Echocardiogram / Stress Echo
An Echocardiogram is a sonogram to look at the heart. It uses sound waves just like the sonograms for pregnancy, only it uses frequencies of sound that work better in the chest. It is just like the Color Doppler Radar that you see on the weather only at frequencies of sound that work better in the chest.
By looking at the heart you can see dimensions of the various parts, valves, chambers, and muscle. You can also see how they function and watch the blood flow through the heart, with red being one direction blue being the opposite direction. This is a very visual test and how the heart functions can be seen right on the screen. You will be asked to lie on your left side and, as with any ultrasound, a little gel and an ultrasound transducer will be placed on your chest. You just need to lie still and watch (if you want to). The technician will measure the valves; chambers, muscle and blood flow through the heart from as many different sites as possible. The technician will direct you to move or roll as necessary and the last view will be flat on your back looking directly under the ribcage to view the heart.
This will be recorded for your physician to see and then give you the results. These results can then be measured again in the future to see changes and effectiveness of therapies; you just compare the pictures and measurements. No prior preparation is needed. It is painless, remarkably easy, highly reliable, and very accurate.
A Stress Echocardiogram is an echocardiogram followed by a stress test followed by another echocardiogram as fast as possible afterwards. A stress test is being hooked to an EKG (the sticky patches placed on your chest and the wires connected to the patches that make the waveform you see and blips your hear on the EKG monitor) and walking on a treadmill to increase the workload on the heart or if walking on a treadmill is not an option, being hooked to an EKG and having a drug administered to increase your heart rate and heart workload. You are combining the stress test and the echocardiogram so you can actually watch and compare how the heart performs normally and under increased workloads.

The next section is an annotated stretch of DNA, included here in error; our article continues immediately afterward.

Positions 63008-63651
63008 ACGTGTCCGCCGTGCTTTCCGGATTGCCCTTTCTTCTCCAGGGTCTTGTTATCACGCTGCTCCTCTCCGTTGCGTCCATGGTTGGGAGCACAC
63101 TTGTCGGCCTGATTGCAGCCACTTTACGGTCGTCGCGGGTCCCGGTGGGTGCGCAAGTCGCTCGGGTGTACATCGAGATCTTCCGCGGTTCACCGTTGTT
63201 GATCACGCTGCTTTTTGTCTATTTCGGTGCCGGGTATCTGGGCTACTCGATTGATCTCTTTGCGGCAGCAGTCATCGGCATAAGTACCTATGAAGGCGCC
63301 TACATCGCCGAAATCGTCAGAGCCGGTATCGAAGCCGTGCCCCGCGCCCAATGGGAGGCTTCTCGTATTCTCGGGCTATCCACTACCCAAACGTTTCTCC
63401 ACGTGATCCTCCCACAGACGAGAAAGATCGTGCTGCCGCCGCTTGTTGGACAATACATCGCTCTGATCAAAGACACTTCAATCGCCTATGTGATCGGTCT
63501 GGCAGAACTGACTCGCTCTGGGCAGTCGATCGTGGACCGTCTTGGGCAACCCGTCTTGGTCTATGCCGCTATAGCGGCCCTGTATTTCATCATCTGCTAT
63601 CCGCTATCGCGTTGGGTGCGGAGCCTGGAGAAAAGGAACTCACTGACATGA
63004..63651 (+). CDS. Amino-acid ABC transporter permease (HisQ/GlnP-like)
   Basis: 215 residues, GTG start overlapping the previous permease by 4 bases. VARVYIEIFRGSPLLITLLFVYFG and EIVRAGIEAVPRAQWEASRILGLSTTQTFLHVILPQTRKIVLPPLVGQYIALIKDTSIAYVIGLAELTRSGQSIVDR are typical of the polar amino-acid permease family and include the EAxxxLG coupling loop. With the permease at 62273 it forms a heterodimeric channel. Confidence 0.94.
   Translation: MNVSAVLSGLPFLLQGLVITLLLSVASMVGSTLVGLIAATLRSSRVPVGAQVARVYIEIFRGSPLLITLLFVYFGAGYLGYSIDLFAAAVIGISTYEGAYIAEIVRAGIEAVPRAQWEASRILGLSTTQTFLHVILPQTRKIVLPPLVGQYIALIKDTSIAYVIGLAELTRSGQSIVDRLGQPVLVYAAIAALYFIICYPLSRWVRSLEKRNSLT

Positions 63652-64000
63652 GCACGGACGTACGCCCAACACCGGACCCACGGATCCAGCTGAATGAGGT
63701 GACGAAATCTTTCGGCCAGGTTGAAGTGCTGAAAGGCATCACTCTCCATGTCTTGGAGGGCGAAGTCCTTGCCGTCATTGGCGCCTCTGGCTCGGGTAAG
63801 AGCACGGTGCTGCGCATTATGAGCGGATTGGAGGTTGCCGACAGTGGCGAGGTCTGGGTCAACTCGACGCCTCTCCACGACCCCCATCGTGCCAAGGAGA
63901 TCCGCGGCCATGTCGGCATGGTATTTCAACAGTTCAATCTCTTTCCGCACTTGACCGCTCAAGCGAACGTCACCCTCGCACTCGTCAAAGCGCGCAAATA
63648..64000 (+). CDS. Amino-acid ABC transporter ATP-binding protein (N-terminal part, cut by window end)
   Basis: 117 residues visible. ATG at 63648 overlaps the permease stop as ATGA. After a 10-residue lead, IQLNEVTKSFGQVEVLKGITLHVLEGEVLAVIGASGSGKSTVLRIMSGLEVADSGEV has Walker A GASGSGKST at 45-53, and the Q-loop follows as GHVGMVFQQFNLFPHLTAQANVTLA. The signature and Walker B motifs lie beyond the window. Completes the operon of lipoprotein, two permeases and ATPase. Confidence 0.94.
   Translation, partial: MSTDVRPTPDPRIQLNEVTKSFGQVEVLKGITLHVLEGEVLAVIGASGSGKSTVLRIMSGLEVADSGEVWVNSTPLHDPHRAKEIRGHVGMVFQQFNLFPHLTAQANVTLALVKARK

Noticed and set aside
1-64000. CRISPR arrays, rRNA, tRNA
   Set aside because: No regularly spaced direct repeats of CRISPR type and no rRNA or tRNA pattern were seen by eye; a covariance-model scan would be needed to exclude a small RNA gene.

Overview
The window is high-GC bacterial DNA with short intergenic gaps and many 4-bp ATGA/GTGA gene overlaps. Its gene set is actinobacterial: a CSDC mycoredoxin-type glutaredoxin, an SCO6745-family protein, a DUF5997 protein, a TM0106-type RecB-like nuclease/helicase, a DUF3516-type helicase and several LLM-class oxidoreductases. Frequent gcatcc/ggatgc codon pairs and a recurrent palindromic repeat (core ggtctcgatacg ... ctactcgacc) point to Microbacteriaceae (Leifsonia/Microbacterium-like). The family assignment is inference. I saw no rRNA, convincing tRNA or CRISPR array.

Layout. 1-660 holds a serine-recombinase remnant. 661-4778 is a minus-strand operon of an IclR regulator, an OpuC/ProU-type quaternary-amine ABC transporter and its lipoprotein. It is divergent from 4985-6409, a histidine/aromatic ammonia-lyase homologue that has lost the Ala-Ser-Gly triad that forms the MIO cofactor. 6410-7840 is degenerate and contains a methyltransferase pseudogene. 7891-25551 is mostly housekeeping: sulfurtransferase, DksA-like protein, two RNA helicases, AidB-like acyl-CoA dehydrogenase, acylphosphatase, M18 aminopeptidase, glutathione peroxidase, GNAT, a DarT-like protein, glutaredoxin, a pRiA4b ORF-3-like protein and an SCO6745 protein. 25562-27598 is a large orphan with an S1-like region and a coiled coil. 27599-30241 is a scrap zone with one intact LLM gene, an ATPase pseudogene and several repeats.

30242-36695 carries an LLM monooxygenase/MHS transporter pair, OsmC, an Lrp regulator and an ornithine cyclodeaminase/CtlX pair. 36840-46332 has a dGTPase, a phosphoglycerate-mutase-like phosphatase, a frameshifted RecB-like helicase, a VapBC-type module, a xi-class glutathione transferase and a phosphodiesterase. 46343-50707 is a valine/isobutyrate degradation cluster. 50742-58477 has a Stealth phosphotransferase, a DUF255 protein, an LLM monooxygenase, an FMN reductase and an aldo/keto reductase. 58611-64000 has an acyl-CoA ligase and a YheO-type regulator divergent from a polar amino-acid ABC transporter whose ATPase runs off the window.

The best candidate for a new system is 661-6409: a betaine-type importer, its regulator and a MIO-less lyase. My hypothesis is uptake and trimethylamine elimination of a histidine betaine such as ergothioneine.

After your stress test the technician will have you as fast as possible lie down on your left side and will direct you when to move or may direct you to stop breathing for 15 seconds so the lungs don’t obscure the picture. The before stress test images and after stress test images are then compared to see how your heart functions under more demanding circumstances.
Your physician is there for this exam and watches while it is performed and recorded for your medical record. Your physician can then give you the results immediately and let you know how your heart is performing. The results of both tests can then be measured again in the future to see changes and effectiveness of therapies; you just compare the pictures and measurements. No prior preparation is needed. It is painless, remarkably easy, highly reliable and very accurate.